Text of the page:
Like most of the technology initiatives hitting the enterprise these days, the advent of consumer platforms supporting professional applications and processes is met with a mixture of anticipation and caution.
Everybody likes to work with the tools they are most comfortable with, of course, but since this is enterprise data we’re talking about, it has to be secure, reliable and functional. This puts IT in a tough position by having to support systems that enable highly productive workflows while placing controls that do not interfere with the flexibility and ease-of-use that workers find most desirable.
According to Information Age’s Chloe Green, many of the top consumer platform providers like Apple and Box are now actively courting professional users through agreements with long-time enterprise vendors like IBM. The impetus behind this is the BYOD movement that has quickly invaded the upper echelons of the business hierarchy, including the CEO. However much the technology wizards in IT might want to maintain control of data infrastructure, the mandate quickly shifts to “make it work” once the boss’s boss has settled on a new way of working with data.
Sharing IT infrastructure with consumer technology is one thing, but what if the consumer side starts to take over? Tim Bajarin, president of Creative Strategies, argues that we could very well be in the midst of a sea change in the enterprise as iOS supplants Windows as the preferred operating system. Millennials are the first generation to come of age with smartphones in their hands rather than PCs on their desks, so it stands to reason that they will want to work as adults the same way they played as children. And for jobs that continue to lend themselves to the desktop, such as word processing and CAD, it makes more sense to maintain compatibility with iOS by using a Mac rather than veering off to a PC-based OS.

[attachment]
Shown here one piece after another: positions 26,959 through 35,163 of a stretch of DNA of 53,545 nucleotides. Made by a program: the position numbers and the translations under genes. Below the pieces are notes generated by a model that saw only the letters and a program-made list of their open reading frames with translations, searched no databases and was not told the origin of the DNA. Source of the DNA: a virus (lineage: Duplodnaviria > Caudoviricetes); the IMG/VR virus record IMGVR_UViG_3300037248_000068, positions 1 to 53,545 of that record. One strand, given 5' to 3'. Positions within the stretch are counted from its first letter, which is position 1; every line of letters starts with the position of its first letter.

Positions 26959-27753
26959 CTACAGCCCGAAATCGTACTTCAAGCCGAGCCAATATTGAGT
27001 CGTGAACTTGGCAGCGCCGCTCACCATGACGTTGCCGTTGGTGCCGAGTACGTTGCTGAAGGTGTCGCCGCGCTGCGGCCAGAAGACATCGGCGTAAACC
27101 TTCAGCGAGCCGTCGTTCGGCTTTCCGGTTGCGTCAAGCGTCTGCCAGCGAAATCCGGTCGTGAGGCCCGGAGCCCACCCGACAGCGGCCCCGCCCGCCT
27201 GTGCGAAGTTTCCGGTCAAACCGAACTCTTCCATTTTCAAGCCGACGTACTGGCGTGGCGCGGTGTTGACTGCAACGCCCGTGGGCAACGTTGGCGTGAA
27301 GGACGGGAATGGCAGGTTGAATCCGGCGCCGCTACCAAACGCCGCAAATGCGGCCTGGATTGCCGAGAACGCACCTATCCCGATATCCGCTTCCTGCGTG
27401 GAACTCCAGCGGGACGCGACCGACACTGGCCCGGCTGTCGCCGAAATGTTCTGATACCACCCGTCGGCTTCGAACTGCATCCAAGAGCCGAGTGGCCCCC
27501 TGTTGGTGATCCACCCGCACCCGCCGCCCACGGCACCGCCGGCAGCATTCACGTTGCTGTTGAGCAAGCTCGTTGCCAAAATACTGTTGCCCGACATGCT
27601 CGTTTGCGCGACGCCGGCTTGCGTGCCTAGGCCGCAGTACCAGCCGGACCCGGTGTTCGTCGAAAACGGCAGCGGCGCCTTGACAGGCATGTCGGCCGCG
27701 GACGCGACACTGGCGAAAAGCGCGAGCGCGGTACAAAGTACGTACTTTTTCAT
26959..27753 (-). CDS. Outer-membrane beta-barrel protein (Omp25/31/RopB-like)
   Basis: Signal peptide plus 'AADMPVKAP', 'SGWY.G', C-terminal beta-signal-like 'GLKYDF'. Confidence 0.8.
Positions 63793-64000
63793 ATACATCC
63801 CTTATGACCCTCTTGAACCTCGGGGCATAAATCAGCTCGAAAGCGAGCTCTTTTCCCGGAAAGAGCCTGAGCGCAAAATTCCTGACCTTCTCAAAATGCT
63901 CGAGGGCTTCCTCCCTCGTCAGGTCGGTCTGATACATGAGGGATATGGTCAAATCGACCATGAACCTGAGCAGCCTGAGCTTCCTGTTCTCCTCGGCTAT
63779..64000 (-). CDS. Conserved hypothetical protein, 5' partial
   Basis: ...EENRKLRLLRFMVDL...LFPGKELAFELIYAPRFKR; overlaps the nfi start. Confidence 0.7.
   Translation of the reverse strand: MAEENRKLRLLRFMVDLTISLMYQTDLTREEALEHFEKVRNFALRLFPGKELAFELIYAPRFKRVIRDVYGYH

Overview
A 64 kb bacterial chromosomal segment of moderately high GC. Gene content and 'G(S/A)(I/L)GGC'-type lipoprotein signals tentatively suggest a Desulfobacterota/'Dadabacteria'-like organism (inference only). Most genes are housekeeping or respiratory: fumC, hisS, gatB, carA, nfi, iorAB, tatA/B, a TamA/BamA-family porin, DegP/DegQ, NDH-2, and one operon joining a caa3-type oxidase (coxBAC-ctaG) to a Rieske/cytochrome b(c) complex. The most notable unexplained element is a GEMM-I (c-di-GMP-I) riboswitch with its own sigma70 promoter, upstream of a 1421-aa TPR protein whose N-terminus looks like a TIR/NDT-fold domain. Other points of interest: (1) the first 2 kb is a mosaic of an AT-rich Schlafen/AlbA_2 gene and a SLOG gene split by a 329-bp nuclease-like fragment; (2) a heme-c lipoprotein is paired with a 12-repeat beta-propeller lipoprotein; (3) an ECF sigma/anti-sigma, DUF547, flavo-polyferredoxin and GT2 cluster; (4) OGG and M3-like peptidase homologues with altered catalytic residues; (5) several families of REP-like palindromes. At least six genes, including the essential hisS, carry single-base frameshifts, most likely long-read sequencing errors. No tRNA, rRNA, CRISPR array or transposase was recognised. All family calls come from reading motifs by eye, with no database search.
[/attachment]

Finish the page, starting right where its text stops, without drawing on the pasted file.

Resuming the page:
But even if the enterprise still wants to maintain tight control over its workers, it will have to make all sorts of consumer platform concessions in order to appeal to its customers. TechRepublic’s Conner Forrest noted at the recent Dreamforce conference that providers like Salesforce are already gearing their platforms to “connected customers” by addressing everything from cloud computing and mobile platforms to data analytics and social networking. This is coalescing around Salesforce’s Lightning Experience initiative, which stresses connectivity and cross-platform capabilities to help its clients drive greater service to their mobile customers.
And of course, there is always the possibility that technologies initially aimed at consumer markets will make their way into the enterprise first, kind of like how it worked in the old days. Loyalty360’s Andrew Stillwell says wearables like the Apple Watch and Google Glass are prime candidates for enterprise success. Already, enterprise applications that stress efficiency, safety and security are on the rise even as consumer expectations are fading as industries ranging from manufacturing to health care realize that hands-free or nearly hands-free computing is even more beneficial to workplace productivity than desk-free.
Many an enterprise has gone down in flames trying to predict the whims of consumer culture, however; so when it comes to adapting personal technologies in the office, it is likely that organizations will be faced with a perpetually moving target.
This isn’t to say that the attempt should not be made, mind you, because the organization that gets it right will have a significant competitive advantage heading into the next decade.
Arthur Cole writes about infrastructure for IT Business Edge. Cole has been covering the high-tech media and computing industries for more than 20 years, having served as editor of TV Technology, Video Technology News, Internet News and Multimedia Weekly. His contributions have appeared in Communications Today and Enterprise Networking Planet and as web content for numerous high-tech clients like TwinStrata and Carpathia. Follow Art on Twitter @acole602.